Last September, UN Member States committed to achieving 17 Sustainable Development Goals (SDGs). While the new development agenda provides a useful guide for understanding the main challenges to be met by 2030, to induce action and to realize the ambition of this agenda, each country must now work to establish its own development path, especially for the food and agriculture sector, which will have a positive or negative impact on the achievement of at least eight of the 17 SDGs. How can we develop sustainable development pathways for the agricultural sector that highlight and encourage debate on the scope of the transformation that will be necessary in the coming decades, and on the feasibility of the pathways that could lead to such change? This is the objective of the Agricultural Transformation Pathways Initiative (ATPi), the pilot phase of which has recently concluded.

IDDRI, in association with Rothamsted Research (UK) and with the support of SDSN, worked for several months to achieve this objective with expert teams in three countries with very different economic and agricultural conditions: Uruguay, China and the UK. In these three “pilot” countries, the approach was to test the possibility of implementing a backcasting methodology, designed to support decision-makers in the construction of national agricultural transformation trajectories towards more economic, social and environmental sustainability.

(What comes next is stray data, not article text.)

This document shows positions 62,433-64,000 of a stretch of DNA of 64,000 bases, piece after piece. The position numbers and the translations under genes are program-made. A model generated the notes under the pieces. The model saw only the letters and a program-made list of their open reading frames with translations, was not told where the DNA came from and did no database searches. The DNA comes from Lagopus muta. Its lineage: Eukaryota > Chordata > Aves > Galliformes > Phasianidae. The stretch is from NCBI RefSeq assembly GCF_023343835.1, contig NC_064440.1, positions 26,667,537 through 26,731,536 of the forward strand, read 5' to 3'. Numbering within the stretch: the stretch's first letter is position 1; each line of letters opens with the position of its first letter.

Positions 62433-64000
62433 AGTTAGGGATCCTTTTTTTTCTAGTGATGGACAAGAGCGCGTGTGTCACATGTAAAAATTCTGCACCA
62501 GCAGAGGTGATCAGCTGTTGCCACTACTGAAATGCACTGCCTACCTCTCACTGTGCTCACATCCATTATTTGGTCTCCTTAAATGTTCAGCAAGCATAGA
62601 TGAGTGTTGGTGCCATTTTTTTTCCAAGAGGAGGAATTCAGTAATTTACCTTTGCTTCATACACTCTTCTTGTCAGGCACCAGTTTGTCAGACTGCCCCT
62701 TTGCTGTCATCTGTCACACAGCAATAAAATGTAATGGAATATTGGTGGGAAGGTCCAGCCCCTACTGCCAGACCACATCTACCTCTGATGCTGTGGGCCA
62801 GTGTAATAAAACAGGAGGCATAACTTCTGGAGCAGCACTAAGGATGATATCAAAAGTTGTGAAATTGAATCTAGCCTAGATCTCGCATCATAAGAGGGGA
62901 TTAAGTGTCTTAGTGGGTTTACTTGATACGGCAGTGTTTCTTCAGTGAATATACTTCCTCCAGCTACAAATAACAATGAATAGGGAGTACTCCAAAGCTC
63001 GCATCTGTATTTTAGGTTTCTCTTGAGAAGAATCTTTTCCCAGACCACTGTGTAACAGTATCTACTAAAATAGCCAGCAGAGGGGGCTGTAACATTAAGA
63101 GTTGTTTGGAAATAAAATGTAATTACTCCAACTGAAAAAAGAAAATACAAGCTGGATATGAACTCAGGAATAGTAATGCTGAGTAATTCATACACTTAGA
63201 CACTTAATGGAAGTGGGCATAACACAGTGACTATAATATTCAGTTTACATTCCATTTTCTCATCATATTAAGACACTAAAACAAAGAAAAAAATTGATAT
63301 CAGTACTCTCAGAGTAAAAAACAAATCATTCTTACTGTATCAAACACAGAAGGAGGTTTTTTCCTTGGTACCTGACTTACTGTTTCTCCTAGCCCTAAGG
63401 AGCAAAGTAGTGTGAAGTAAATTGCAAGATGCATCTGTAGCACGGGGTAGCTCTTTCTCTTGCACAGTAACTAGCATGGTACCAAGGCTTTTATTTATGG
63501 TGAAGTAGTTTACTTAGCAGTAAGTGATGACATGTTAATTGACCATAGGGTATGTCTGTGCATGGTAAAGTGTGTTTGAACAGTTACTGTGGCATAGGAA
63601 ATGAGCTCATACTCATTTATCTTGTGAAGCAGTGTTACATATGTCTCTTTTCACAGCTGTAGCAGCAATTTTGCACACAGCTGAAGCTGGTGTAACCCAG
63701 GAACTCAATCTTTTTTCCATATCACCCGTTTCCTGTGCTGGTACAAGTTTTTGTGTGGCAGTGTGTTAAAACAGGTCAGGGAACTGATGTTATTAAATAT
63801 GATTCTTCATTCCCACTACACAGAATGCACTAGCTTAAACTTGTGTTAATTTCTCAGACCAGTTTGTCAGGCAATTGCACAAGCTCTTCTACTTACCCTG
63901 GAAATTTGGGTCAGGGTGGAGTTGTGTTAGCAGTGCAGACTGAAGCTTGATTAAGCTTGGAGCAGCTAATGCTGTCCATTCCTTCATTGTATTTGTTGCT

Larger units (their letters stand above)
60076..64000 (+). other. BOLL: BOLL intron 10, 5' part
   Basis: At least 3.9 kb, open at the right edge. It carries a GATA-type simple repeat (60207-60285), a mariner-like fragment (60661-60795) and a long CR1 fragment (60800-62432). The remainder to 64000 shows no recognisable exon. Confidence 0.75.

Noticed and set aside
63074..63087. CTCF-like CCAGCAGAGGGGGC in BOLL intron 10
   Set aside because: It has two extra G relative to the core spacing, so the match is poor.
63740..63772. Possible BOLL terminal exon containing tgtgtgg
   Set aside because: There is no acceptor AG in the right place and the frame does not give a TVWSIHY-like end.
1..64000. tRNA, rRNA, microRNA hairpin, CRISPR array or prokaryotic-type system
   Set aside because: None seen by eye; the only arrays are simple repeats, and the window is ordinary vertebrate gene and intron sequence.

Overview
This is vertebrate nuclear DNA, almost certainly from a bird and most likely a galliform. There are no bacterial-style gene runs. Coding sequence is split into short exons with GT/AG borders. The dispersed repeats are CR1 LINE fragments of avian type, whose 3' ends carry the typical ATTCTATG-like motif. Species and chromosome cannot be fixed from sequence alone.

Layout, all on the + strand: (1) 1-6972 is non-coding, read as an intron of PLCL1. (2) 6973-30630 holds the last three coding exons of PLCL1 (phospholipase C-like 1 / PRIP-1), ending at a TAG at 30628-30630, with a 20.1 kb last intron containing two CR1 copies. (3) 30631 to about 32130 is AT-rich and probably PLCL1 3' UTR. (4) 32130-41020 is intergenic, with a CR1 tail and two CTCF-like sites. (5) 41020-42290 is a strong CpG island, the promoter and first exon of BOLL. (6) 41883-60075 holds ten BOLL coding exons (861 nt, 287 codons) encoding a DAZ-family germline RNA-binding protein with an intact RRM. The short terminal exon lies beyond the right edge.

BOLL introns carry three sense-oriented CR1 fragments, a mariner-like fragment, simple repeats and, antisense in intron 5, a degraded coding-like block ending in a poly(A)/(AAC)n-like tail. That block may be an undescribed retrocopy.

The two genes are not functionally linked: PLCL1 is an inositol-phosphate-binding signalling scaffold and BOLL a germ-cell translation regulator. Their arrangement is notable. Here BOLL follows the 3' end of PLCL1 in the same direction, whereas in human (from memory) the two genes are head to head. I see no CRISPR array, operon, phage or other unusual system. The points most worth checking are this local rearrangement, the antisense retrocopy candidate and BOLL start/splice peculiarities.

Identification of key sustainability challenges for each country

The methodology developed by the ATPi involves several steps. The first involves a thorough analysis of the current situation and the identification of key sustainability challenges for each country (for some, the issue of nitrogen pollution will be among the most urgent to address; for others, greenhouse gas emissions will be considered as the primary issue). From this initial analysis, options can be derived regarding the level of priority attributed to certain sustainability indicators that are representative of the desired changes, as well as options regarding the scale of the transformation required.

Quantitative targets for 2030

These sustainability indicators are then assigned quantitative targets for 2030. The combination of these quantitative targets form a picture of the “desired future”, and then the backcasting process enables a pathway towards that target to be established. These concrete courses of action can, for example, be derived from existing practices carried out by innovative stakeholder groups, such as the FUCREA farmers’ network in Uruguay, or the test plots that were part of the ISSM projects in China.

Intermediary technical terms

To assess the feasibility of the 2030 objectives, they are expressed in intermediary technical terms, which fuel the debate on public policies by painting a picture of the future outlook for the agricultural sector: for example, what would be the impact of a goal of a 25% increase in Uruguayan beef production in terms of the number of suckler cows, slaughter age or gestation rates? The answer to such questions provides a concrete basis for discussion with stakeholders, one that is more definite than questions such as “do you think the goal of a 25% increase in production is feasible on all Uruguayan farms?”